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Using floating point in KMDF driver ? RRS feed

  • Question

  • Hi:

    I have a question regarding using floating point data type in KMDF
    driver:

    1. Is it safe? Do I need to wrap my FP coding lines
    with KeSaveFloatingPointState/KeRestoreFloatingPointState for 32bit OS ?

    2. Is there an WDF API to check whether OS is 32bit or 64bit ?

    Thanks in advance!


    leo

    Friday, June 24, 2016 10:56 PM

Answers

  • no need for a runtime check, you should use

    #ifdef _WIN64

    ...

    #else

    ...

    #endif

    and use the compiler to key off of saving the FP or not. or better yet, just save the FP in all architectures and don't micro optimize and keep the code simple


    d -- This posting is provided "AS IS" with no warranties, and confers no rights.

    Saturday, June 25, 2016 7:36 AM

All replies

  • Most people don't use floating point in the kernel, if you do you should use KeSaveFloatingPointState/KeRestoreFloatingPointState.  You should not worry about whether the OS is 32 or 64 bit, these calls can be present in both.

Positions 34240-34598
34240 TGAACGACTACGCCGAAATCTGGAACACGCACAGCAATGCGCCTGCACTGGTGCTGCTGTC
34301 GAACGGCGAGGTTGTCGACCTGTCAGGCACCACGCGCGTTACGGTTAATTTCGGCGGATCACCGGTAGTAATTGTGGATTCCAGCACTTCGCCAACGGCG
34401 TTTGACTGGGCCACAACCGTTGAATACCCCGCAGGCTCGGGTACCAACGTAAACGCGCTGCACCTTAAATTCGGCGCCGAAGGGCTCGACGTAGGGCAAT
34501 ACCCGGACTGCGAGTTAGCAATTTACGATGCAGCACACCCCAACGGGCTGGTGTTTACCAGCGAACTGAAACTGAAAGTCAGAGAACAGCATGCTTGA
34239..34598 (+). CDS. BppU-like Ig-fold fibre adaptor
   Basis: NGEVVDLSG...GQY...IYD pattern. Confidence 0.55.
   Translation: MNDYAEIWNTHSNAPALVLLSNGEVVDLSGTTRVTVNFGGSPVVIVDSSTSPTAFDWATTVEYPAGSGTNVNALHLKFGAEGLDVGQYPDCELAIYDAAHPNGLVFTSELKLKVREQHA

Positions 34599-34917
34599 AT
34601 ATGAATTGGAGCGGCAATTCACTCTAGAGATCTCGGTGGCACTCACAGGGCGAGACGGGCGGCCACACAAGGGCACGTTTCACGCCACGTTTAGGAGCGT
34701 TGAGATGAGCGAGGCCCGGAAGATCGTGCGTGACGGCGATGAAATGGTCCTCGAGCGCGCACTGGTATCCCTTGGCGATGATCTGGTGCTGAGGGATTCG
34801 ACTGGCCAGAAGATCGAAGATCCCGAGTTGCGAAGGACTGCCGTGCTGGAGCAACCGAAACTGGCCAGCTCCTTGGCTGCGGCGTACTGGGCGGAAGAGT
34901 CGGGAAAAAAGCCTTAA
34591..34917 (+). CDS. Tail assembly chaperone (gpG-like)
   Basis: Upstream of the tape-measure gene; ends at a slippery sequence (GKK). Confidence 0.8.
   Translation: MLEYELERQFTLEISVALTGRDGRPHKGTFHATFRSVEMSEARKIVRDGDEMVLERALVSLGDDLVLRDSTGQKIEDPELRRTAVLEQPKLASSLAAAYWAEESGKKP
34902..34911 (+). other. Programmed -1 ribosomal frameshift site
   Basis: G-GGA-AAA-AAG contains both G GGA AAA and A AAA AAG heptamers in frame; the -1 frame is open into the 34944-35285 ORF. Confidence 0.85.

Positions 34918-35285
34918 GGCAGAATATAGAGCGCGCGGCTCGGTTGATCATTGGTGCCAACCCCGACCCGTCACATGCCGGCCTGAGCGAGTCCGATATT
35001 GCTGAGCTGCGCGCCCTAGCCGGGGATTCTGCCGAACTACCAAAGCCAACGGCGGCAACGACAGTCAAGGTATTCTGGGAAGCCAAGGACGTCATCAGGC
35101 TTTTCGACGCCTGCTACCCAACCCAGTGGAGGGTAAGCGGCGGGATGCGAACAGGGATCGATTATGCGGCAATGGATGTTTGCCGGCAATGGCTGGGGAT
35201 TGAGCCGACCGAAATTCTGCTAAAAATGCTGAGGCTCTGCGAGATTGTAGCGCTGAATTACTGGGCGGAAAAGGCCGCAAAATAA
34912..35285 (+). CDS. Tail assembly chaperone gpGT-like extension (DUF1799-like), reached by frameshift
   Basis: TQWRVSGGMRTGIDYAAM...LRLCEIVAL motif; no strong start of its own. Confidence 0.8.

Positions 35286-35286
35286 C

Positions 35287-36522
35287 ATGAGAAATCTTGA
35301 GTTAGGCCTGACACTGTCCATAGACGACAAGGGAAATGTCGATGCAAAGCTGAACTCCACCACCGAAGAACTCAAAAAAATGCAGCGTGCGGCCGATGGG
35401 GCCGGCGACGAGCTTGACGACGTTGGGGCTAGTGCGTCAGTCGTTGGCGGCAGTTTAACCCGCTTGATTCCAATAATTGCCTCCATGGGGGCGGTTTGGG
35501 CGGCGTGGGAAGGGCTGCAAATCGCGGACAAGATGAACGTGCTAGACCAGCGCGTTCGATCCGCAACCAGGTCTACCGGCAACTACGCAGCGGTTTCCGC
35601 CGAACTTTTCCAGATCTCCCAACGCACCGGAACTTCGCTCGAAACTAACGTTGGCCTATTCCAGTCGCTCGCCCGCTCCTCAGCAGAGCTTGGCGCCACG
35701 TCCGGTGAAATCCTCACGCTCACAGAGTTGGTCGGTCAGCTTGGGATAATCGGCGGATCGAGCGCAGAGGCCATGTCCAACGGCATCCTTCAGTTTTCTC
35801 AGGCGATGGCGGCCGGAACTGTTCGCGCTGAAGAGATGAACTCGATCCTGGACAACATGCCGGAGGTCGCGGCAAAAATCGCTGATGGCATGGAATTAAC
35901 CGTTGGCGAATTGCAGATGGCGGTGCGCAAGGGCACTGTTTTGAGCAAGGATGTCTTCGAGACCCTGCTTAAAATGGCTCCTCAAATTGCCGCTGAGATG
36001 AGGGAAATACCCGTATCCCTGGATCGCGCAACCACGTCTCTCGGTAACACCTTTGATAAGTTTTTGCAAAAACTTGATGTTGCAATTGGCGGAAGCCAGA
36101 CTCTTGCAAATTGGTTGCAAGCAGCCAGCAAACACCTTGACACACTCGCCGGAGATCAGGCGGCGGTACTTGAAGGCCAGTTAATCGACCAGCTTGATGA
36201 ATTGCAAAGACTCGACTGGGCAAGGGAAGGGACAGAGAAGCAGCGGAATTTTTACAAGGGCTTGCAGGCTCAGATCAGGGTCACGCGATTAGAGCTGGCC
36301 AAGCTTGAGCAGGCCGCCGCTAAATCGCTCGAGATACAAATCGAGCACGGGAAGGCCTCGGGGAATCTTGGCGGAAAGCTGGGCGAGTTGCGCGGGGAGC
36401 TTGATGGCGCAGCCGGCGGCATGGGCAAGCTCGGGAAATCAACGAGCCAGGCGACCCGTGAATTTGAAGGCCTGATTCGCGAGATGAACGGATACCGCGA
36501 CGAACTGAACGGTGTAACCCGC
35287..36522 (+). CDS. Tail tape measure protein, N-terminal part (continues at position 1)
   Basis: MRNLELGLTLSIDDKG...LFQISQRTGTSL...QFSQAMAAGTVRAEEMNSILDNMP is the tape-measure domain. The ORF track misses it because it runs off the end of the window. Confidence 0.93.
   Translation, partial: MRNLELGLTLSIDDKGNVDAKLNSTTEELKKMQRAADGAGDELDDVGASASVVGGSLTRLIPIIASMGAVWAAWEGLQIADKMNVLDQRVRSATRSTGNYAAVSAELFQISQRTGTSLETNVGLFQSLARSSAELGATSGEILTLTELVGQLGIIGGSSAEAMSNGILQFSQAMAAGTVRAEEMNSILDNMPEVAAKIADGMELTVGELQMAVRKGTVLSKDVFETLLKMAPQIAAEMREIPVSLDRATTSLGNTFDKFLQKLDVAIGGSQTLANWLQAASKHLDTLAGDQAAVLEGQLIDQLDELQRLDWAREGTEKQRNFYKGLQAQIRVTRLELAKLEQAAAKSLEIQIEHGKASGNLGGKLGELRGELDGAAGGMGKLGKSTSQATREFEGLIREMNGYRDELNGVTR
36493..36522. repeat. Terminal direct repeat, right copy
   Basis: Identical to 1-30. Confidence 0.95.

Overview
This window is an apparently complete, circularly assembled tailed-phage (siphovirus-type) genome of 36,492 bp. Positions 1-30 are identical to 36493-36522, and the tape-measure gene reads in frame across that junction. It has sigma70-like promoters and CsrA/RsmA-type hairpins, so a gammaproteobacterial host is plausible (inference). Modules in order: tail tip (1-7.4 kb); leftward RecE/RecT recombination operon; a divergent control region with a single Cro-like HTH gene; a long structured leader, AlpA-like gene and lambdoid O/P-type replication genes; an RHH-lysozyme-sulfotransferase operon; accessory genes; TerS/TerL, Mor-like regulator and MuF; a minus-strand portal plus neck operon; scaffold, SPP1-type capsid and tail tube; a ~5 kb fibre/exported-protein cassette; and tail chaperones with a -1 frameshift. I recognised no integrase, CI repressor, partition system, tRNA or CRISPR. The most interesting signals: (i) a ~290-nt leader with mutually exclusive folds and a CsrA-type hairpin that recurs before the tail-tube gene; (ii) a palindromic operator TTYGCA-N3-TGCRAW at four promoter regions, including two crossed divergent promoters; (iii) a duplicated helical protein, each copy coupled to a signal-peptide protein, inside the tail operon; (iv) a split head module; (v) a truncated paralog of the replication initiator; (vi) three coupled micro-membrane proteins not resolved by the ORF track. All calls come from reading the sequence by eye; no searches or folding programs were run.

If your second question is about more than the floating point state stuff, then why do you think you need this?  In general you should not be worrying about 32 versus 64 bit, there are ways to address this without doing a test.


    Don Burn Windows Driver Consulting Website: http://www.windrvr.com

    Friday, June 24, 2016 11:15 PM
  • Thanks Don. I read an link below which says for 32bit OS, its needed to call KeSave.../KeRestore... but not for 64bit OS. As for checking for 32 or 64bit OS, I think I can check the size of a pointer ?

    https://msdn.microsoft.com/en-us/library/windows/hardware/ff565388(v=vs.85).aspx


    leo

    Saturday, June 25, 2016 4:07 AM
  • no need for a runtime check, you should use

    #ifdef _WIN64

    ...

    #else

    ...

    #endif

    and use the compiler to key off of saving the FP or not. or better yet, just save the FP in all architectures and don't micro optimize and keep the code simple


    d -- This posting is provided "AS IS" with no warranties, and confers no rights.

    Saturday, June 25, 2016 7:36 AM